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In December 2022 the British Library successfully completed a Project to conserve and digitise nearly 800 Lotus Sutra manuscripts in Chinese language from the Stein Collection. Funded by the Bei Shan Tang Foundation, this ambitious Project has provided an invaluable resource to the International Dunhuang Project (IDP).
The Lotus Sutra, whose earliest known name in Sanskrit is the Saddharma Puṇḍarīka Sūtra and means “Sutra on the White Lotus of the Sublime Dharma,” was possibly composed between the first century BCE and the second century CE. It is thought to contain the Buddha’s final teaching, complete and sufficient for salvation. It is one of the most influential scriptures of the Mahayana Buddhism, and is highly regarded in a number of Asian countries, including China, Korea and Japan, where it has been traditionally practised.
The British Library’s Stein collection contains more than 1000 copies of the Lotus Sutra in Chinese, which were acquired by Sir Marc Aurel Stein during his second Central Asian Expedition (1906-08), when he visited the Library Cave (Cave 17) at the Mogao Caves near Dunhuang, in the present-day Gansu Province in China.
When the Project began, only a small amount of the Lotus Sutra manuscripts had been digitised and could be found on the International Dunhuang Project website. The majority were unavailable online. With a generous grant from the Bei Shan Tang Foundation in Hong Kong, the British Library began work to enable free worldwide digital access to this significant collection.
Aim and results of the project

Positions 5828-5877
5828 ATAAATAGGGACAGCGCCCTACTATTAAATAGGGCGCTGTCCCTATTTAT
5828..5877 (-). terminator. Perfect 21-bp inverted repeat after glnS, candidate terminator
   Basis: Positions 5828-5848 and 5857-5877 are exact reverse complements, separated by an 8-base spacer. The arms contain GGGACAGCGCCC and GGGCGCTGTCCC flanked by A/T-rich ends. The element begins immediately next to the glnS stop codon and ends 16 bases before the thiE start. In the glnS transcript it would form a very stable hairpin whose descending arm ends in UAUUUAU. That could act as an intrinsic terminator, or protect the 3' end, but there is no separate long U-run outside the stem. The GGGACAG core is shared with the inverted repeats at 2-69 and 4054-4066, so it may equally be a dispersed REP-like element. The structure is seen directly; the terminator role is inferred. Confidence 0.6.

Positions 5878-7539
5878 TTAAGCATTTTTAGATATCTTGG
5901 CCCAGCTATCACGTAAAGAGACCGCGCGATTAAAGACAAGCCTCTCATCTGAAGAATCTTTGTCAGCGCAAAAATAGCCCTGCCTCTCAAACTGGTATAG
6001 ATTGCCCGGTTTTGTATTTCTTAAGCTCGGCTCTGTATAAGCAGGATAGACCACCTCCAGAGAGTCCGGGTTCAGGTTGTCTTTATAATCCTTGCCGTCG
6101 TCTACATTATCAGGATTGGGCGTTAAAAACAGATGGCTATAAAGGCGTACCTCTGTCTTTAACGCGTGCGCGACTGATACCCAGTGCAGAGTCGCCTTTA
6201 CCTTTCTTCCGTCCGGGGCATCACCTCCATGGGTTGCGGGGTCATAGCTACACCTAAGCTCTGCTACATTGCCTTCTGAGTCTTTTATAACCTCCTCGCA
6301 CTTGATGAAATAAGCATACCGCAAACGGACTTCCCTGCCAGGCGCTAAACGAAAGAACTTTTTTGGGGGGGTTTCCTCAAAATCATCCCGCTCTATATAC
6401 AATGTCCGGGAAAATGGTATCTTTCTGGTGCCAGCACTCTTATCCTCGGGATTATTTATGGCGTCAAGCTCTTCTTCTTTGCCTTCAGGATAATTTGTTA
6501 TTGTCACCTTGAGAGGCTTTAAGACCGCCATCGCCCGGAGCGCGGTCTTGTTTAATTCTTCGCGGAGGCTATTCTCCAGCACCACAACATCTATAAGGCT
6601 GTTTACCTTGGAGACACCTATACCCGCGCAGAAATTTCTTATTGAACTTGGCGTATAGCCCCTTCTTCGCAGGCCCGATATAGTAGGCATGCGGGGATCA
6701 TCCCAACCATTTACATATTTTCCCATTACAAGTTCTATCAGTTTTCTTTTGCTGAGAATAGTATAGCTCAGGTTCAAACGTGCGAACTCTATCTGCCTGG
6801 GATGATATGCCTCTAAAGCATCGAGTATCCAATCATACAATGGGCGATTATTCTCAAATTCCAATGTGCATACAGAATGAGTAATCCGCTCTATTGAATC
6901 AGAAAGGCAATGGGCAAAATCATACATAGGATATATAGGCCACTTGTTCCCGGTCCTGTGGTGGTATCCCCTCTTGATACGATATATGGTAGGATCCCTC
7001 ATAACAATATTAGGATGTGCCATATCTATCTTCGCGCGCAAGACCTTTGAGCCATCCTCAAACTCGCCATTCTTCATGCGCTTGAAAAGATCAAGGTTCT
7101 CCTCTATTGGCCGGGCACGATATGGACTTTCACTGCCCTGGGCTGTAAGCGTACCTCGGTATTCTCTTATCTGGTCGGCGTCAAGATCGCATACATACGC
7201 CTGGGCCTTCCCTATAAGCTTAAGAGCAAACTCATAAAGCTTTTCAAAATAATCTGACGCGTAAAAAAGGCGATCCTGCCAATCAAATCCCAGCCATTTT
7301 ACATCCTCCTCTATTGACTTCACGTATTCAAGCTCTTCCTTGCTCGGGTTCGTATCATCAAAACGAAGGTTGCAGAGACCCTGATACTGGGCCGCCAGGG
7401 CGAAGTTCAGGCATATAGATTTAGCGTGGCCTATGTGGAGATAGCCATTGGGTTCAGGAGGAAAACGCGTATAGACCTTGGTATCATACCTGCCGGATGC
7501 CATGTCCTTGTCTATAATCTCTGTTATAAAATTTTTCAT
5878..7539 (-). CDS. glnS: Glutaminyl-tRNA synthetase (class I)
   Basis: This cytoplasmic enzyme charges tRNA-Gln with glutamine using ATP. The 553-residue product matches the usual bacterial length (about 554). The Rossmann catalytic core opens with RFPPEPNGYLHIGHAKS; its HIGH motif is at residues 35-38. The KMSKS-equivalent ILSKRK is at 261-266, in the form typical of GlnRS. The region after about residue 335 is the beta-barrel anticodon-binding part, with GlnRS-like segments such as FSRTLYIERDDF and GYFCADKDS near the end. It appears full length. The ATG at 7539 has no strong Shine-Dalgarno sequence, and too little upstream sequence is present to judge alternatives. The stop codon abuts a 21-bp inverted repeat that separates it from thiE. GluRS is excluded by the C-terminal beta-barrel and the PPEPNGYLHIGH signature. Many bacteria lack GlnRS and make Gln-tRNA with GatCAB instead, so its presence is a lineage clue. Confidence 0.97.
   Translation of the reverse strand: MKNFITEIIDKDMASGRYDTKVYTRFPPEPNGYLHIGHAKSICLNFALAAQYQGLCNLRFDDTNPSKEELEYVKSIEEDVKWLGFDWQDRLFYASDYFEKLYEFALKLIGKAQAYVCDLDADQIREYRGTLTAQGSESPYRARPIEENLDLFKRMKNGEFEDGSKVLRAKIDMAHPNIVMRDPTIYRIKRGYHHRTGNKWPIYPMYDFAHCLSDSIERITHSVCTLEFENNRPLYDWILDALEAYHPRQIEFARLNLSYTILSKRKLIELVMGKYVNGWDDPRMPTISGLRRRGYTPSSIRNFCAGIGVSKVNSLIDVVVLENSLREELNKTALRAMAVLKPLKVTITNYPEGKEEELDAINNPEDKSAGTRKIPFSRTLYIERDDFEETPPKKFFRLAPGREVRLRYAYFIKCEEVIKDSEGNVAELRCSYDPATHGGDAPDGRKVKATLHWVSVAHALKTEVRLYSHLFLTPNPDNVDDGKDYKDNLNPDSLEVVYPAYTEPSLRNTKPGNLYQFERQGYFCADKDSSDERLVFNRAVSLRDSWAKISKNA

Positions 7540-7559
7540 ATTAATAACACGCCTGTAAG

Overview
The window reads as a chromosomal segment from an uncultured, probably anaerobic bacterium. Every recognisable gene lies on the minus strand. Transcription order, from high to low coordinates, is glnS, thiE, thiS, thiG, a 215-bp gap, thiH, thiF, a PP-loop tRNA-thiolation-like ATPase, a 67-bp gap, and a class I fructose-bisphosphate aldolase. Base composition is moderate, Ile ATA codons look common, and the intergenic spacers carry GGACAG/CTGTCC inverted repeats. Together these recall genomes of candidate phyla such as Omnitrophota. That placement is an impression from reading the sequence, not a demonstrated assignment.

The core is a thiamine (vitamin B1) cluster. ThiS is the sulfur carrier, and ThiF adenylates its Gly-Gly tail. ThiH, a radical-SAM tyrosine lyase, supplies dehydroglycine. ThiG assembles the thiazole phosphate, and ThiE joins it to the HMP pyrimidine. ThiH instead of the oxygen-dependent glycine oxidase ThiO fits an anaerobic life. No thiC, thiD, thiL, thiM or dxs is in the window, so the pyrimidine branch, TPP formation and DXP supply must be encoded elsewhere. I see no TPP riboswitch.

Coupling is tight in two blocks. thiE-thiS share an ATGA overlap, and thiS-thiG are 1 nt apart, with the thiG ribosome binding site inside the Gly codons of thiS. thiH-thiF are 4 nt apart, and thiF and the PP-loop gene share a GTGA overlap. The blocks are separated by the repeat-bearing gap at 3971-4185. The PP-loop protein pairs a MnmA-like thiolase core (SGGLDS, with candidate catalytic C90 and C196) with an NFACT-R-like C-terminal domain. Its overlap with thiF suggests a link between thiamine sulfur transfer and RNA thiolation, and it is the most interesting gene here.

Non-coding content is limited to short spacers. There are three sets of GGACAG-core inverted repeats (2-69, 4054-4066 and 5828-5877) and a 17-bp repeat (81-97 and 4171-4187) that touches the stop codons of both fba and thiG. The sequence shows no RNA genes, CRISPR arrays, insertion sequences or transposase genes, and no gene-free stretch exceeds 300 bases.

The Lotus Sutra Manuscripts Digitisation Project started in August 2017 and aimed to conserve and digitise nearly 800 Chinese language copies of the Lotus Sutra manuscripts in the Stein Collection. By its close in December 2022, the Project had produced over 374,000 cm of conserved material and nearly 17,000 new images for the IDP website. It has provided free online access for scholars and the public to the digitised images of Lotus Sutra scrolls with enhanced catalogue records.
A series of engagement and outreach activities took place throughout the five-year period. The Library hosted an international conference titled “The Lotus Sutra: The teachings, transmission and material culture of a sacred Buddhist text” at the end of the Project, gathering key experts and scholars. The conference explored the digitised material and its significance to a range of scholarship areas, such as Buddhism studies, Dunhuang studies, manuscripts studies and conservation. Videos of the conference can now be seen on the IDP’s YouTube channel.
You can find the project’s updates and behind-the-scenes stories on our Asian and African Studies blog and on the IDP blog. An article reporting on the detailed results of the Project and the associated conference in December 2022 can be found on the Asian and African studies blog.
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